Thomas Paine Quotations - Uncited

Paine called himself a Theophilantropist, a lover of Deity, Man, and Nature.  For Paine, the basis of philosophy was constancy in an aim to create “a universal society” for unconditionally expanding human potential and reverence for the Divine.  The royal road for Paine was through reasoning, derived from universal principles derived from Nature and applicable to each and all, many times inspired and en-lightened by “thunder-bolts coming into the mind”.   These thoughts activate conscience and can be tested and honed in the sacrificial fires of self-chosen duties and for “reasoning together” in order to upholding a res publica of liberty and justice.

Quotations from Paine:

  1. “I believe in the equality of man; and I believe that religious duties consist in doing justice, loving mercy, and endeavoring to make our fellow-creatures happy.”
  2. The duty of plain and simple and consists of two points.  His duty to God, which every man must feel; and with respect to his neighbor, to do as he would be done by.”
  3. “It is only by exercise of reason, that man can discover God.  Take away that reason, and he would be incapable of understanding anything...”
  4. “Reason obeys itself and ignorance submits to whatever is dictated to it.”
  5. “There are two distinct classes of what are called Thoughts; those that we produce in ourselves by reflection and the act of thinking, and those that bolt into the mind of their own accord.  I have always made it a rule to treat those voluntary visitors with civility, taking care to examine, as well as I was able, if they were worth entertaining; and it is from them that I have acquired almost all the knowledge I have.”
  6. “Those who expect to reap the blessings of freedom, must like men, undergo the fatigues of supporting it.”
  7. “These are the times that try men’s souls.  The summer solider and the sunshine patriot will, in this crisis, shrink from the service of their country, but he that stands it now, deserves the love and thanks of man and woman.”
  8. “I love the man that can smile in trouble, that can gather strength from distress, and grow brave by reflection.  ‘Tis the business of little minds to shrink, but he whose heart is firm, and whose conscience approves his conduct, will pursue principles unto death.”
  9. “I call upon not a few, but upon all; not on this state or that state, but on every state; up and help us, lay your shoulders to the wheel…Let it be told to the future world, that in the depth of winter, when nothing but hope and virtue could survive, that the city and the country, alarmed at one common danger, came forth to meet and repulse it.”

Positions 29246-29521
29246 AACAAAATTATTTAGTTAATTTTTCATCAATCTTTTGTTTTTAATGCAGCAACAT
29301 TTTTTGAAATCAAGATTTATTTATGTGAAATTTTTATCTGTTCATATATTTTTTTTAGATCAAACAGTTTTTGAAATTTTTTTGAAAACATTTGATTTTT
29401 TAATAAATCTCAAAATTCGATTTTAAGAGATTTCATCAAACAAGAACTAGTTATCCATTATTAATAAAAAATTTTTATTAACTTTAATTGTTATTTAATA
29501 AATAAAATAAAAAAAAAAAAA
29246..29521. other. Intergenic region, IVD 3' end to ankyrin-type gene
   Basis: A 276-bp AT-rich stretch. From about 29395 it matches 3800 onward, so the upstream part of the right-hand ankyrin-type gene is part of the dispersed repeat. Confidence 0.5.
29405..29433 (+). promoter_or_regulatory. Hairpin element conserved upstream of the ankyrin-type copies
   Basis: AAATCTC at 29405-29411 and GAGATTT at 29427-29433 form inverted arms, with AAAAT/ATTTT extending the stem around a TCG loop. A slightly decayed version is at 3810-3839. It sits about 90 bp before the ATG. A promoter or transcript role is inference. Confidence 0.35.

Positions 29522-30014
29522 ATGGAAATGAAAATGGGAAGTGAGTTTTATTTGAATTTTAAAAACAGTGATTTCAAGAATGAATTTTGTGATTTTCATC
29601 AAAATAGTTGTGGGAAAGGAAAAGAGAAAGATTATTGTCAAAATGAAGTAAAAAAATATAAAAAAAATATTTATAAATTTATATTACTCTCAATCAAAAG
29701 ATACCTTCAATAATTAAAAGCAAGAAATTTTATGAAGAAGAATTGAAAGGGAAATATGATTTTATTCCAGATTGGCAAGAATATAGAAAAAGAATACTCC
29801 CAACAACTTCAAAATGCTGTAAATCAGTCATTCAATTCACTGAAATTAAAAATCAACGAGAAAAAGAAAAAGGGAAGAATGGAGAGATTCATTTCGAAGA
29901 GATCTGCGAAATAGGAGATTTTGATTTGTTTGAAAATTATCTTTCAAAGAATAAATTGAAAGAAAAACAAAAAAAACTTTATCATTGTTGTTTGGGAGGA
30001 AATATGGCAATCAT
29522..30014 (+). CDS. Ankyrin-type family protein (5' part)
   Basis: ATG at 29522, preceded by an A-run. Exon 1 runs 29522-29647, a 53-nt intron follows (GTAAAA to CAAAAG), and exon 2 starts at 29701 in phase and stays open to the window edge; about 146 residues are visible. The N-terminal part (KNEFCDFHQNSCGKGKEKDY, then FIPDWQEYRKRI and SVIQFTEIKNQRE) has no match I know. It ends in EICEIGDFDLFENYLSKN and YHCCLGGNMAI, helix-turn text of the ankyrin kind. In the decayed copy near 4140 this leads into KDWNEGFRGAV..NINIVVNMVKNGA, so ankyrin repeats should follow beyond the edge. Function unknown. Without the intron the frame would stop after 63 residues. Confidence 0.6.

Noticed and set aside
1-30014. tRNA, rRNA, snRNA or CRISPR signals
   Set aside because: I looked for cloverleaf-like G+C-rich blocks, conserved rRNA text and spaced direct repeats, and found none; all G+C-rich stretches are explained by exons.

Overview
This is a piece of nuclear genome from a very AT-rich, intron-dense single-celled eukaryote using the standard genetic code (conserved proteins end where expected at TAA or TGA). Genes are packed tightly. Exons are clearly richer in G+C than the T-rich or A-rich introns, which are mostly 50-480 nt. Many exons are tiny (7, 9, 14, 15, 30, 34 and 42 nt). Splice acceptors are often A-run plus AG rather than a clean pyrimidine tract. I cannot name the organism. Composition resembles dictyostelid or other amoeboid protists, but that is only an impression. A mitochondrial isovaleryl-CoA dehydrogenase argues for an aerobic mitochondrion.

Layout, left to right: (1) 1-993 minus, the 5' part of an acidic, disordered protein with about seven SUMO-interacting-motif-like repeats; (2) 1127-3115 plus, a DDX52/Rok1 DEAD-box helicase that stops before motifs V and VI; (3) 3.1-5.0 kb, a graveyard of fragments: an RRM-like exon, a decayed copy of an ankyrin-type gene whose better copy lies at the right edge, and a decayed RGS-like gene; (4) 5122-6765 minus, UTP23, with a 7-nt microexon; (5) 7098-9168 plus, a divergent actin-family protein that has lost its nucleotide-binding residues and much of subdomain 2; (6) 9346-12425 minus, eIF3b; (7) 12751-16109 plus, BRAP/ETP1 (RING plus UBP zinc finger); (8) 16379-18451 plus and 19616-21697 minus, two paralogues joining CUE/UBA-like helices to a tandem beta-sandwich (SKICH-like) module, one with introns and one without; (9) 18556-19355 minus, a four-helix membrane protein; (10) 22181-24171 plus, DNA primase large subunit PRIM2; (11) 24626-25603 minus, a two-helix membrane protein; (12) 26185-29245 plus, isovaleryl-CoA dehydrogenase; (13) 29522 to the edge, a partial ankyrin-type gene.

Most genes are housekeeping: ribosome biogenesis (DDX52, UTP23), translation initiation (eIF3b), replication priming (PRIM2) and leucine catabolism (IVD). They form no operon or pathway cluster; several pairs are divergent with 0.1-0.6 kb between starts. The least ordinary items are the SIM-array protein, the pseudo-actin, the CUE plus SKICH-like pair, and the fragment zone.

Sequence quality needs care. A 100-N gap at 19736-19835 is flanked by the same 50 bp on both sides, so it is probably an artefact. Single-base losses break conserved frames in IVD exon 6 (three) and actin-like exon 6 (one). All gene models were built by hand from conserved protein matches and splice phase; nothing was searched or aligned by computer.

10. “Tyranny, like hell, is not easily conquered; yet we have this consolation with us, that the harder the conflict, the more glorious the triumph.  What we obtain too cheap, we esteem too lightly; it is dearness only that gives everything its value.”
  11. “Society is produced by our wants and government by our wickedness; the former promotes our happiness positively by uniting our affections, the latter negatively by restraining our vices.  The one encourages intercourse, the other creates distinctions.  The first is a patron, the last a punisher…Society in every state is a blessing, but government, even in its best state, is but a necessary evil; in its worst state, an intolerable evil…”
  12. “Though he had a natural right to occupy it, he had no right to locate as his property in perpetuity any part of it; neither did the Creator of the earth open a land-office, from whence the first title deeds should issue….Personal property is the effect of society and it is as impossible for an individual to acquire private property without the aid of society, as it is for him to make the land originally...All accumulation, therefore, of personal property, beyond what a man’s own hands produce, is derived to him by living in society; and he owes on every principle of justice, of gratitude, and civilization, a part of that accumulation back again to society from whence the whole came.  Inequality... encourages one part of mankind insolence.”
  13. “Human nature of itself is not vicious.”
  14. “My country is the world, and my religion is to do good.”